Repost: Creating Our Reality from Our Beliefs

Whatever is still there when you stop believing in it is reality. Hmmm...
Arthur Conan Doyle's famous character, Sherlock Holmes, said it another way: “When you have eliminated the impossible, whatever remains, however improbable, must be the truth.”
This is powerful, and difficult for many to integrate because it's not how we've been conditioned to view our lives. We very often won't accept the "improbable" event if it does not jive with our beliefs or opinions or inner dogma. We will often choose, in other words, our beliefs rather than an uncomfortable or surprising truth.

This passage by Jane Roberts, channeling the "Seth Material" is from her book, "The Nature of Personal Reality:

"Beliefs are our intensely strong ideas about the nature of reality, and we form the fabric of our experiences through our beliefs and expectations. We take our beliefs about reality as truth, and often do not question them. They are not recognized as beliefs about reality, but are instead considered characteristics of reality itself. These personal ideas about yourself and the nature of reality will affect your emotions and thoughts. Ideas generate emotion. Strongly contradictory beliefs can cause great power blocks, impeding the flow of inner energy outward. Unassimilated beliefs, unexamined ideas, can seem to adopt a life of their own.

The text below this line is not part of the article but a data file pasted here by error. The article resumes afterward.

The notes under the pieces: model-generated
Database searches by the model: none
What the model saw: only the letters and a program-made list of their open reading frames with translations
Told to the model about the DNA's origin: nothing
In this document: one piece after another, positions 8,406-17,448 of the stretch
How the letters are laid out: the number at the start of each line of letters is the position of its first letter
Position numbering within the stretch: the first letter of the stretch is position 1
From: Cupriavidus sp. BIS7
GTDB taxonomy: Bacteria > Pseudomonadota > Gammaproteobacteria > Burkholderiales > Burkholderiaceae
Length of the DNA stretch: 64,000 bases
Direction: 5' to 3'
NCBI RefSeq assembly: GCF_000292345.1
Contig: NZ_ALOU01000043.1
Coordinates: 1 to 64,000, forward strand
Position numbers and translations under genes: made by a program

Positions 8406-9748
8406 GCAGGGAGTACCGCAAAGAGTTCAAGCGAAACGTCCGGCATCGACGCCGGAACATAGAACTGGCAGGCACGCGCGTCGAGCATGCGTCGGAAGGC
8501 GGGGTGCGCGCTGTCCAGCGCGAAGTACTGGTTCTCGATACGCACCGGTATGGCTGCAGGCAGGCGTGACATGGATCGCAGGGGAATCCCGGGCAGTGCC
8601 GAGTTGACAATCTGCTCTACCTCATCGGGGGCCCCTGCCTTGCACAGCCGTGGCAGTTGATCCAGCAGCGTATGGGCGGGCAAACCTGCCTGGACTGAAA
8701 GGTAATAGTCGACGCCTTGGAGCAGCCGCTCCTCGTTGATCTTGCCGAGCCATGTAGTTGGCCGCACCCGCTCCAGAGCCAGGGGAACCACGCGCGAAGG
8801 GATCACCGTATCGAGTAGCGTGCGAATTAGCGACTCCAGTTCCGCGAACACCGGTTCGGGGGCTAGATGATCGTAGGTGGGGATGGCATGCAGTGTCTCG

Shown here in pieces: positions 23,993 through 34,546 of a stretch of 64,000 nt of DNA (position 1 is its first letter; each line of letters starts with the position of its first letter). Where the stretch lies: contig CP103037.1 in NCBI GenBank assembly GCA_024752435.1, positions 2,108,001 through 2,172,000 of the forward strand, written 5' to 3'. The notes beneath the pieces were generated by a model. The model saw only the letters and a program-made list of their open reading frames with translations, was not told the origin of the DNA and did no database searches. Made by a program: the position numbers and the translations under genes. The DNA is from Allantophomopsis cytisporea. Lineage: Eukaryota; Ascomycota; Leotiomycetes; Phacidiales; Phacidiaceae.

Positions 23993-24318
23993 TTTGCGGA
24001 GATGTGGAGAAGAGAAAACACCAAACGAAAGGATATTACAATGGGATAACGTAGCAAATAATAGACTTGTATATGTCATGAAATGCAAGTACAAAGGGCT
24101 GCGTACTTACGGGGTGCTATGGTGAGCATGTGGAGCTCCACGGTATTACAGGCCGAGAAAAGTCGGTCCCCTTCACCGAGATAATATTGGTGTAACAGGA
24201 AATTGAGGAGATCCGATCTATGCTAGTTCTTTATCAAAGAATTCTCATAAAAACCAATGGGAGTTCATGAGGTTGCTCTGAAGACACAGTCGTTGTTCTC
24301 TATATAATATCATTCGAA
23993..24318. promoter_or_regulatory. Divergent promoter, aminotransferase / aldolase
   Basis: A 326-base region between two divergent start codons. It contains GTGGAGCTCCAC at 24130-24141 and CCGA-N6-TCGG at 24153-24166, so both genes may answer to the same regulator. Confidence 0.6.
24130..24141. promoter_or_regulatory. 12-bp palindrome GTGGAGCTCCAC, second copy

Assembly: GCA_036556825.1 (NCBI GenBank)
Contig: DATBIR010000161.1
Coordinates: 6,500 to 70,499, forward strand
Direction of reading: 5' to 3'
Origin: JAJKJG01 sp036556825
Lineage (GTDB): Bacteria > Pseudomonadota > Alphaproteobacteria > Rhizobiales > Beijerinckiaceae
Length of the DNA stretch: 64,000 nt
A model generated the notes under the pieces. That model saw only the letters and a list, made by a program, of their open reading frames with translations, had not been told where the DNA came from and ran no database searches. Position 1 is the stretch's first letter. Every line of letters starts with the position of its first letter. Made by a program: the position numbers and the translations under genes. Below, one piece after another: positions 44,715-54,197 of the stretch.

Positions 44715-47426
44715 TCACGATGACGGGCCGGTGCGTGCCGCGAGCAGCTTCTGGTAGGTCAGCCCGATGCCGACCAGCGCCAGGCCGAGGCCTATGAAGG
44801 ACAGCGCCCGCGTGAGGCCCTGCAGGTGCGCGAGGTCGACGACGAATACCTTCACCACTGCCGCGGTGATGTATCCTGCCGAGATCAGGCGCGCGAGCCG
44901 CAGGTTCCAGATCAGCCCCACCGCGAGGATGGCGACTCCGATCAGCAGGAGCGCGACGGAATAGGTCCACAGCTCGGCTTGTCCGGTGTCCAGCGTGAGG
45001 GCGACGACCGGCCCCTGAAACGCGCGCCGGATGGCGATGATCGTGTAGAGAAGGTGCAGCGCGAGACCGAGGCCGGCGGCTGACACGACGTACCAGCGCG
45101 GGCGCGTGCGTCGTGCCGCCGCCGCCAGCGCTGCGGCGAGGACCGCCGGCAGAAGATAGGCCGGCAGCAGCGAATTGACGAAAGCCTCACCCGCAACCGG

Some beliefs originated in childhood, but you are not at their mercy unless you believe you are. Because your imagination follows your beliefs, you can find yourself in a vicious circle in which you constantly paint pictures in your mind that reinforce “negative” aspects of your life. The imaginative events generate appropriate emotions, which automatically bring about hormonal changes in your body or affect your behavior with others, or cause you to interpret events always in the light of your beliefs. And so, daily experience will seem to justify what you believe more and more. But beliefs about reality are not necessarily attributes of reality. There are no accidents in cosmic terms, or in terms of the world as you know it.